Ice cream and boiled eggs are childhood staples. Children are emotionally invested in them—they represent comfort, celebration and love. As parents, we shouldn’t expect our children to miraculously switch off these associations. Forcing them to adopt a fully vegan diet overnight just because we have is likely to feel restrictive and punishing. This will be counterproductive in the long run, so it’s better to take a slow and smart approach.

To help you along, I’ve answered the five most common questions parents ask me when they’re considering switching their family’s diet.

What’s the key to getting kids on board with a vegan lifestyle?

Choice! Think about it. As adults, choosing to go vegan is just that: a choice. For a child with vegan parents, it might feel more like something that’s been forced upon them. And nobody likes that. Also, changing our preferences, whatever our age, is a slow business. The parenting expert Noel Janis Norton says that, for most children, tasting a new food 15–20 times should be enough. However, children who are very sensitive to taste and texture may need more ‘tasting sessions’, and children with extreme temperaments may need to taste a food 50–100 times before they like it. Perseverance and a gradual approach is the key.

A great example is porridge. Myla refused to have plant milk with hers at first and told me it was disgusting. But gradually, I increased the ratio of oat milk to dairy, and now she doesn’t have any cow’s milk at all. She didn’t notice the difference in taste because it changed so slowly.

Are kids more at risk of deficiency from a vegan diet?

The answer to this in most cases is yes, particularly if they’re already picky and aren’t keen on veg. This is a valid concern, and you’ll need to keep a keen eye on the nutritional balance of their meals. Supplementing with a multivitamin that contains calcium, B12 and iron is a good insurance policy, and if you’re concerned that switching your child to a plant‑based diet will leave them with little more than pasta with tomato sauce as a dinner option, I’d recommend introducing veganism gradually.

How should you react if your child flat‑out refuse to eat vegan food?

I think it’s crucial to stick to your guns. Keep reminding them you’re doing it because you believe in kindness to animals and keep exploring new plant‑based foods with your child. Don’t rise to the bait if they say things like: ‘But I like eating animals!’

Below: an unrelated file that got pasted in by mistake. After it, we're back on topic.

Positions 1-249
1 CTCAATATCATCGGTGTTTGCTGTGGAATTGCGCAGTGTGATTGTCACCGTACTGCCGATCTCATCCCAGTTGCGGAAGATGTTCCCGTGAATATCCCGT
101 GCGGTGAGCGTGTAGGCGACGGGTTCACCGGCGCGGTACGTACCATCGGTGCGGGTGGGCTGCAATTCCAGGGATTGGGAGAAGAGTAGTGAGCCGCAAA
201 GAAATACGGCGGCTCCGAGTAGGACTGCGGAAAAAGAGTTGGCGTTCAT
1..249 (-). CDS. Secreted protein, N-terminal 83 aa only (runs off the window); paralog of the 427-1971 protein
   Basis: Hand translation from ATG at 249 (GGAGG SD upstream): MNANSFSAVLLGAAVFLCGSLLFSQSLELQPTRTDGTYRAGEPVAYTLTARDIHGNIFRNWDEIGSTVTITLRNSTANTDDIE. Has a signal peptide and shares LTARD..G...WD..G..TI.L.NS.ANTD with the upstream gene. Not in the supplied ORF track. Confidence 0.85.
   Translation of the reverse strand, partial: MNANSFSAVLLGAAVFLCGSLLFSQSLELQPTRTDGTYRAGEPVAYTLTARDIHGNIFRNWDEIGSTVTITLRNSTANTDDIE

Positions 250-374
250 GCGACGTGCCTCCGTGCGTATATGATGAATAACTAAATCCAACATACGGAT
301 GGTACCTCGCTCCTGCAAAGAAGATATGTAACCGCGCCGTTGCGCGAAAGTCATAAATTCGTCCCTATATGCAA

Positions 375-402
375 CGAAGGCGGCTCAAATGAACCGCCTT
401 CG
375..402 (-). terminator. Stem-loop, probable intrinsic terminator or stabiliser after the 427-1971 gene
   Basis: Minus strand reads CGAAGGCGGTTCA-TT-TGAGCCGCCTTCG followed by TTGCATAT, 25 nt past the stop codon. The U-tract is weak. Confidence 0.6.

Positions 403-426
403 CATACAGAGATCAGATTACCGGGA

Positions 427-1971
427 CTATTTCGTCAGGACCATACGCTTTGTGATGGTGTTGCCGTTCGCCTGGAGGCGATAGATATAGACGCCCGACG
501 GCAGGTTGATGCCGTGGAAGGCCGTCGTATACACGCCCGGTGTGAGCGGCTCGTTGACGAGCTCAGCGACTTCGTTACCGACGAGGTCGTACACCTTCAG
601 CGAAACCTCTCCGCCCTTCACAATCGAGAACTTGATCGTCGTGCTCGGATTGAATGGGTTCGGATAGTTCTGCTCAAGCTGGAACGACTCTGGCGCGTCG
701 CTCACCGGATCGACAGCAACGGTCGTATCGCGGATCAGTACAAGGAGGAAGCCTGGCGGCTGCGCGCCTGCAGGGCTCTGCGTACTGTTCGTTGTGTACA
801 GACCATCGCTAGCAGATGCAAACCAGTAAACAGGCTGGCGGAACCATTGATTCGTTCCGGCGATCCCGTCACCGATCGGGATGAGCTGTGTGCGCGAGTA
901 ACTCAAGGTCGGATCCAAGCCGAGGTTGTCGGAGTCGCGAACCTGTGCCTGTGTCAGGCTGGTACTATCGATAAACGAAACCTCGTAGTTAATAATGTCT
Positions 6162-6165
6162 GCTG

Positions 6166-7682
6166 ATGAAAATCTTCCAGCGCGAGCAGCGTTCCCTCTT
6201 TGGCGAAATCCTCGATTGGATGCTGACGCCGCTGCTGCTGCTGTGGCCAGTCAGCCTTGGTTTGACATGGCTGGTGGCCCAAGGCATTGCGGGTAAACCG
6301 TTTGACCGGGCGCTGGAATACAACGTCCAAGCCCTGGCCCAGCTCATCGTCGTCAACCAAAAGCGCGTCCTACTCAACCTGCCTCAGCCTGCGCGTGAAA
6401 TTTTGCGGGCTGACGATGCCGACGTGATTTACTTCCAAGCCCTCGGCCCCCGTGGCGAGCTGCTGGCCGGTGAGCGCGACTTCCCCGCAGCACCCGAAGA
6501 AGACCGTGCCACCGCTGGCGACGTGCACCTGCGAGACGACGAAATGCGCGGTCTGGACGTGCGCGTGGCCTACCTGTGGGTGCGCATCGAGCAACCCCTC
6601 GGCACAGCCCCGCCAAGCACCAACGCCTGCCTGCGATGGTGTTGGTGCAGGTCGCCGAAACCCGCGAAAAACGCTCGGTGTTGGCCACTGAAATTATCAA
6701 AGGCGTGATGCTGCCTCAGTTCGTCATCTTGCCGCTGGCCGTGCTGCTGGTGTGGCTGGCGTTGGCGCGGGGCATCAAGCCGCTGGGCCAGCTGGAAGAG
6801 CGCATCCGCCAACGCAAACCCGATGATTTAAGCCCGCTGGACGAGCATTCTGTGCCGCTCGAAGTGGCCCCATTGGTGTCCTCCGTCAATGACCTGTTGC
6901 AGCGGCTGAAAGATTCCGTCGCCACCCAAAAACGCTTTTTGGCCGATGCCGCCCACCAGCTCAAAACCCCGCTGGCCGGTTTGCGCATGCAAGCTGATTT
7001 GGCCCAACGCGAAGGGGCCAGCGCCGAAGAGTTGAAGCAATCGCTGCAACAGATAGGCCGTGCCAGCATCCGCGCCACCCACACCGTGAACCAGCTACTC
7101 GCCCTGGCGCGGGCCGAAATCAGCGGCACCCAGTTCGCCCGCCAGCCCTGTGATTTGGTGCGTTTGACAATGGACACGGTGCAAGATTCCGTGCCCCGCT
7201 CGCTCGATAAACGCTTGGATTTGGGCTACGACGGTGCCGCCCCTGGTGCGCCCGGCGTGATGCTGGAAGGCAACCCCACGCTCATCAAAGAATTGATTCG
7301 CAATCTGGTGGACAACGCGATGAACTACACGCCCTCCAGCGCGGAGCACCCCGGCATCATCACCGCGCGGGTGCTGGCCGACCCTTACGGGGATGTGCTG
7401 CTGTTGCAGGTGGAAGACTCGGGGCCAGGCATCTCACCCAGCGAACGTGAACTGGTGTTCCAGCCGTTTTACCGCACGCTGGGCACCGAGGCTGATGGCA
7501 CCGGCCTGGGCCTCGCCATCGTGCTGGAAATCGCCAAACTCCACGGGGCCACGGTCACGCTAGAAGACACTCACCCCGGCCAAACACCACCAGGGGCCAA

What about eating out with kids?

The problem I often have when taking my daughter out to vegan restaurants is that it’s usually a hard sell. This is down to the limited options most establishments seem to offer on the kid’s menu. There’s just never anything that excites her. When we’re home though, she creates the menu, well at least she thinks she does. I’ll always give her options, so she makes the ultimate choice, but her options are solely plant‑based. On the following pages are some of her favourite dishes that go down a treat every time.

How can I ensure my child gets enough nutrients?

Make sure you have a basic understanding of nutrition and what constitutes a healthy, balanced diet for your child. Know the recommended daily intake of calcium for healthy teeth and bones, and that good plant‑based sources are unsweetened fortified soya milk, calcium‑set tofu, cruciferous vegetables (including broccoli, cabbage and kale), pulses, whole grain bread and dried fruit (including raisins, prunes and apricots). Know what vitamins they require, including vitamin for vision, vitamin C to support the immune system, vitamin D to regulate the amount of calcium and phosphate in the body, and B12 to regulate red blood cell formation. Make sure you also educate yourself about iron and omega‑3 fatty acids.

The book includes a selection of Vegan Recipes Kids Will Love such as this tasty breakfast treat…


Serves 1 adult and 1child

Overnight oats have always been a favourite breakfast choice for my daughter and my niece and nephews. It’s simple, convenient and packed with plenty of fruit and fibre. Since transitioning to veganism, not much has changed, although I’ve swapped out the dairy yoghurt with vanilla plant yoghurt and they absolutely love it. Play with the fruit and discover a combination that suits you best.

90g/3oz/1 cup large porridge oats 86g/3oz/½ cup chia seeds

240ml/16fl oz/1 cup plant yoghurt of choice 1 tbsp flax seeds

1 tbsp hemp seeds

1 tbsp pumpkin seeds

1 banana, chopped

2 tbsp blueberries

2 tbsp strawberries

2 tbsp raspberries

Mix the oats, chia and yoghurt together in a bowl. Sprinkle over the flax, hemp and pumpkin seeds. Leave in the refrigerator overnight. In the morning, add the fruit and serve immediately.

© 2020 The Fit Vegan by Edric Kennedy-Macfoy (Hay House).

Inga Yandell
Explorer and media producer, passionate about nature, culture and travel. Combining science and conservation with investigative journalism to provide resources and opportunities for creative exploration.